Scroll to read more

With a full ban of the app in the US looming, everything may well be riding on TikTok CEO Shou Zi Chew’s appearance before the US House Committee on Energy and Commerce this week, in which Chew will have the opportunity to present TikTok’s case, and convince senators that TikTok does not pose a national security threat.

But he’ll have his work cut out for him – amid rising US/China tensions, and reports of staff from parent company ByteDance stalking US journalists, as well as revelations of retrospective user data stores, it does seem like TikTok is destined for sanctions, one way or another. Add to this the escalating concerns around China’s support for Russia’s invasion of Ukraine, which were heightened again this week when Chinese President Xi Jinping met with Vladimir Putin in Moscow, and the signs all point to the US making a move on TikTok, one way or another.

Whether that’s a forced sell-off – which would require the approval of the CCP – or an outright ban, TikTok, right now, feels like it’s on the edge.

And today, the House Energy Committee has released Shou Zi Chew’s pre-prepared testimony, which details the argument that Chew will present, when he stands before the Senate this week.

Chew’s opening statement focuses on the benefits that TikTok brings to the US, and in particular, how it helps small businesses. Chew also provides some notes on overall TikTok usage:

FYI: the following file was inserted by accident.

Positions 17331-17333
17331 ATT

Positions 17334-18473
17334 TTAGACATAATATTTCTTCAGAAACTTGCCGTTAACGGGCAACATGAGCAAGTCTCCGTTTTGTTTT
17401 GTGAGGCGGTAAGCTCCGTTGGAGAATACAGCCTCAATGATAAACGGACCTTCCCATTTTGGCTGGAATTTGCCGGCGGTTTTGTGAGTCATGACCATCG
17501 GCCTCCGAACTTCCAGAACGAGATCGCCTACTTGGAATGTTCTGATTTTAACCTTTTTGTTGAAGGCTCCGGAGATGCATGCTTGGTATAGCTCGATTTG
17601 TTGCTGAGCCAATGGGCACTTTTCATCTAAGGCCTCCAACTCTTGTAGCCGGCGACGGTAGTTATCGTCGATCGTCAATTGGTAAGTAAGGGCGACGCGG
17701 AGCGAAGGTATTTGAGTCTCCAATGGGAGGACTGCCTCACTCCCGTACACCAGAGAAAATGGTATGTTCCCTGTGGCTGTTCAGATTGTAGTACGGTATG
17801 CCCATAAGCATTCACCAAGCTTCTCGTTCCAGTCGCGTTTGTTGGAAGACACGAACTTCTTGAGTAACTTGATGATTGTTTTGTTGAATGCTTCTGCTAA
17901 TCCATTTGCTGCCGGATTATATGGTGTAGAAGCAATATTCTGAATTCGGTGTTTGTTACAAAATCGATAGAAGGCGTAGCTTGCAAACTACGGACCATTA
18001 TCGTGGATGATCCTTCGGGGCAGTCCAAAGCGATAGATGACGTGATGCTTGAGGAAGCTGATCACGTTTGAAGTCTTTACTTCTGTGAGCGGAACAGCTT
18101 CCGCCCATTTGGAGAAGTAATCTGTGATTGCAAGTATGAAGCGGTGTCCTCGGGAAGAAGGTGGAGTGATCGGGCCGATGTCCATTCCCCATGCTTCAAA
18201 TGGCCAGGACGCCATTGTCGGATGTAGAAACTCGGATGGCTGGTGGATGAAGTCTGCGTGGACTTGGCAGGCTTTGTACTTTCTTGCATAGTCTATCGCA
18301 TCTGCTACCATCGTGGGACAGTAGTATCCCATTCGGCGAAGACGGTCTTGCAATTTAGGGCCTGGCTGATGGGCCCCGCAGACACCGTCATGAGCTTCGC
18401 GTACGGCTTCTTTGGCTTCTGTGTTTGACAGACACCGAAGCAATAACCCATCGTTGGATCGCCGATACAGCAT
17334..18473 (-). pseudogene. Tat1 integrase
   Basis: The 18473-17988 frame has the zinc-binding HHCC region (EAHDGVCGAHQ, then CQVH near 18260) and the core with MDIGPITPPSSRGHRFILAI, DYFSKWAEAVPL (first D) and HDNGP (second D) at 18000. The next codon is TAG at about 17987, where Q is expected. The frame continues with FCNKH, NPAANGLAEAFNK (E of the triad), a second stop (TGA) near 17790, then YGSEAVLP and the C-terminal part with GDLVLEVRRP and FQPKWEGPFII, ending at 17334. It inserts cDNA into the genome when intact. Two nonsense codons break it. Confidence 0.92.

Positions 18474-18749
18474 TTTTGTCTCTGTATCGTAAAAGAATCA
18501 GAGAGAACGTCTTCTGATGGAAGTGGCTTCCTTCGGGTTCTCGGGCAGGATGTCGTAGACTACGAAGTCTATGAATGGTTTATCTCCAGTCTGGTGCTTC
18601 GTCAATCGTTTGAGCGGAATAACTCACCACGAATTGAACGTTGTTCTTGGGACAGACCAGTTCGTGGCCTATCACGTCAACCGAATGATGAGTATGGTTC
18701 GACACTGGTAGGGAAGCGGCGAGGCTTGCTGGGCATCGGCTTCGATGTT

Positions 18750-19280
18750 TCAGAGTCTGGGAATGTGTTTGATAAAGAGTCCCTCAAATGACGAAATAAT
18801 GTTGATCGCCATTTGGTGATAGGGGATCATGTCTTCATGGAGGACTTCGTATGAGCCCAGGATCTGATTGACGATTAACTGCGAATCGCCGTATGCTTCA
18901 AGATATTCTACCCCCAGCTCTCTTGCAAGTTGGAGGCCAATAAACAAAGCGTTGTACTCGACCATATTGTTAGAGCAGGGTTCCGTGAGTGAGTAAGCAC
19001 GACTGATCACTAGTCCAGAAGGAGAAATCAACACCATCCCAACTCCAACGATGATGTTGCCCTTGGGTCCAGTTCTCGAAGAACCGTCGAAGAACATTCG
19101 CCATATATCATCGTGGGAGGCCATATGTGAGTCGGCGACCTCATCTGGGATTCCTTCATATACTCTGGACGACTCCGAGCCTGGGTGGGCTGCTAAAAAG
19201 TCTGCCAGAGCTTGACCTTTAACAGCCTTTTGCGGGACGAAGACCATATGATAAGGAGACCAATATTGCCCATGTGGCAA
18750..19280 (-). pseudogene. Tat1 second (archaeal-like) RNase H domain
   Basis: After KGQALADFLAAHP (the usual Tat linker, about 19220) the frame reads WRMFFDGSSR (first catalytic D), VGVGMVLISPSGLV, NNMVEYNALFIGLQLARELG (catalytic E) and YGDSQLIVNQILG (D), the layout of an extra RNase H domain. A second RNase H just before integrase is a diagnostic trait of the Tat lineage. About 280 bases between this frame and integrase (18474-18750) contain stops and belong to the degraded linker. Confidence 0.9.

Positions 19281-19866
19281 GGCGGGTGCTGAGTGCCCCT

“More than 150 million people in the United States use TikTok on a monthly basis, with the average user today being an adult well past college age. Their videos provide a lens through which the rest of the world can experience American culture. Examples include TikTok’s role in bringing exposure to American musicians, artists, chefs, and many more. While users in the United States represent 10 percent of our global community, their voice accounts for 25 percent of the total views around the world.”

It’s interesting to note the average user age, as per Chew’s example here, which is likely older than many would expect.

Chew then outlines the key concerns about TikTok, as communicated to him by US officials:

  • Minor safety
  • Data privacy and security
  • Real-world harms from online activities
  • The risk of foreign content manipulation

Chew then outlines TikTok’s various efforts to provide protection for minors, and limit exposure to harmful trends.

But the big one is obviously data privacy, and the concern that China-based staff could be spying on US users.

On this element, Chew provides an overview of ‘Project Texas’, which sees TikTok routing all US user data through US-based Oracle servers.

Project Texas is an unprecedented initiative dedicated to safeguarding both U.S. user data and U.S. national security interests. This initiative addresses key issues of corporate governance, content recommendation and moderation, data security, and system access. It is a comprehensive package of measures with layers of independent oversight to protect against backdoors into TikTok that could be used to manipulate the platform or access U.S. user-protected data.”